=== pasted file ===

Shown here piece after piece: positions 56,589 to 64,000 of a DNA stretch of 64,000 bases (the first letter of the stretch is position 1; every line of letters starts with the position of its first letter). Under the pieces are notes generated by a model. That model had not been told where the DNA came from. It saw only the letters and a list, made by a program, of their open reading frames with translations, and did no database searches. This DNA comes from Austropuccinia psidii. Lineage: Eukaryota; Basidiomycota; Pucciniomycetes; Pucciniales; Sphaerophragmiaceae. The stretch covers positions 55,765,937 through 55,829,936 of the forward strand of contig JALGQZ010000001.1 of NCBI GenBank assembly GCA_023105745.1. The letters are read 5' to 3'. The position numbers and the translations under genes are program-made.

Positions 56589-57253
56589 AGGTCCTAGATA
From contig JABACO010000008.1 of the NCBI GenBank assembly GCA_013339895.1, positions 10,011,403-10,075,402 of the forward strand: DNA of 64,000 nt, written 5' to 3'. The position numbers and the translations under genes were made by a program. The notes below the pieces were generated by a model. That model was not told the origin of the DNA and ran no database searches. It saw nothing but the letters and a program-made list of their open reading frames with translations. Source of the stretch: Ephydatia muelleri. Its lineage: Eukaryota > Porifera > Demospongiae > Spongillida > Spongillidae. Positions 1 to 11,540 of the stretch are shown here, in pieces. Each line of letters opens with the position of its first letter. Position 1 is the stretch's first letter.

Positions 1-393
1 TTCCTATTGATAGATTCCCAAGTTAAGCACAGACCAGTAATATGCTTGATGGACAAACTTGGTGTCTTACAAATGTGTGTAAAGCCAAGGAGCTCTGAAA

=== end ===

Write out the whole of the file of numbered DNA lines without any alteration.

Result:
Shown here piece after piece: positions 56,589 to 64,000 of a DNA stretch of 64,000 bases (the first letter of the stretch is position 1; every line of letters starts with the position of its first letter). Under the pieces are notes generated by a model. That model had not been told where the DNA came from. It saw only the letters and a list, made by a program, of their open reading frames with translations, and did no database searches. This DNA comes from Austropuccinia psidii. Lineage: Eukaryota; Basidiomycota; Pucciniomycetes; Pucciniales; Sphaerophragmiaceae. The stretch covers positions 55,765,937 through 55,829,936 of the forward strand of contig JALGQZ010000001.1 of NCBI GenBank assembly GCA_023105745.1. The letters are read 5' to 3'. The position numbers and the translations under genes are program-made.

Positions 56589-57253
56589 AGGTCCTAGATA
From contig JABACO010000008.1 of the NCBI GenBank assembly GCA_013339895.1, positions 10,011,403-10,075,402 of the forward strand: DNA of 64,000 nt, written 5' to 3'. The position numbers and the translations under genes were made by a program. The notes below the pieces were generated by a model. That model was not told the origin of the DNA and ran no database searches. It saw nothing but the letters and a program-made list of their open reading frames with translations. Source of the stretch: Ephydatia muelleri. Its lineage: Eukaryota > Porifera > Demospongiae > Spongillida > Spongillidae. Positions 1 to 11,540 of the stretch are shown here, in pieces. Each line of letters opens with the position of its first letter. Position 1 is the stretch's first letter.

Positions 1-393
1 TTCCTATTGATAGATTCCCAAGTTAAGCACAGACCAGTAATATGCTTGATGGACAAACTTGGTGTCTTACAAATGTGTGTAAAGCCAAGGAGCTCTGAAA